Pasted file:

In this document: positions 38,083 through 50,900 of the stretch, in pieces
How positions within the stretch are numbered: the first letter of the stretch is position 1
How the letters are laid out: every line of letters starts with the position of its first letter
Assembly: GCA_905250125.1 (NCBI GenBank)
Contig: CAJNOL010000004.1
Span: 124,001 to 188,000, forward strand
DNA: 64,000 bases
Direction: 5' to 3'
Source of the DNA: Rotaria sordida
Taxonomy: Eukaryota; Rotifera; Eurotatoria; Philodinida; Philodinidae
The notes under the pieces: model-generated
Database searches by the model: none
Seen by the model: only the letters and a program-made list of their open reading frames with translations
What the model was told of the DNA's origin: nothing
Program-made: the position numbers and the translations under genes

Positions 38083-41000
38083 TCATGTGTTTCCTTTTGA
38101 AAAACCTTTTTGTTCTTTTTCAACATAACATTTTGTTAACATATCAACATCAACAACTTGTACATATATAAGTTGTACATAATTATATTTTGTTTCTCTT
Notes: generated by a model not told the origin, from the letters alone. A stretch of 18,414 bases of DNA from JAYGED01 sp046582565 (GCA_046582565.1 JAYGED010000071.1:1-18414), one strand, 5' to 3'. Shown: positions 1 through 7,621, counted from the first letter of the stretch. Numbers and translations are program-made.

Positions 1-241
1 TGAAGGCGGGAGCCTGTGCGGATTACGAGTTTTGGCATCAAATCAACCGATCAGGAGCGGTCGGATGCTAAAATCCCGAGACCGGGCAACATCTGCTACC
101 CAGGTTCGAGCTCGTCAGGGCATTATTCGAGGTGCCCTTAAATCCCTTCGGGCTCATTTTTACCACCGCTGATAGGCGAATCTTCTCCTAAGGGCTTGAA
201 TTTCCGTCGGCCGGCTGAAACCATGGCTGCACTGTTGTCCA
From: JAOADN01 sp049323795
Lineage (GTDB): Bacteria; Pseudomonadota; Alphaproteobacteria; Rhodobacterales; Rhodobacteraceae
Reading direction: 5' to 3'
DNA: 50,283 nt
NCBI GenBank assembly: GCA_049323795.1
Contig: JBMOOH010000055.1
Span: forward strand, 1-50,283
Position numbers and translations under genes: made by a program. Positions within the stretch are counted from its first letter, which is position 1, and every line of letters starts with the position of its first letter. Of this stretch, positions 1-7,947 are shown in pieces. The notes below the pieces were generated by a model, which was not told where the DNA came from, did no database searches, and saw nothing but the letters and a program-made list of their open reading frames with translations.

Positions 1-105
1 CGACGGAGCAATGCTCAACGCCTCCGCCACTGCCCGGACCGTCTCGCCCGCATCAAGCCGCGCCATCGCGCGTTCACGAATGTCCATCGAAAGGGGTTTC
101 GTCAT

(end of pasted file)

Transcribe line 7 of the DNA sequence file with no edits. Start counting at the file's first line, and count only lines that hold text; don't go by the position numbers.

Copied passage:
DNA: 64,000 bases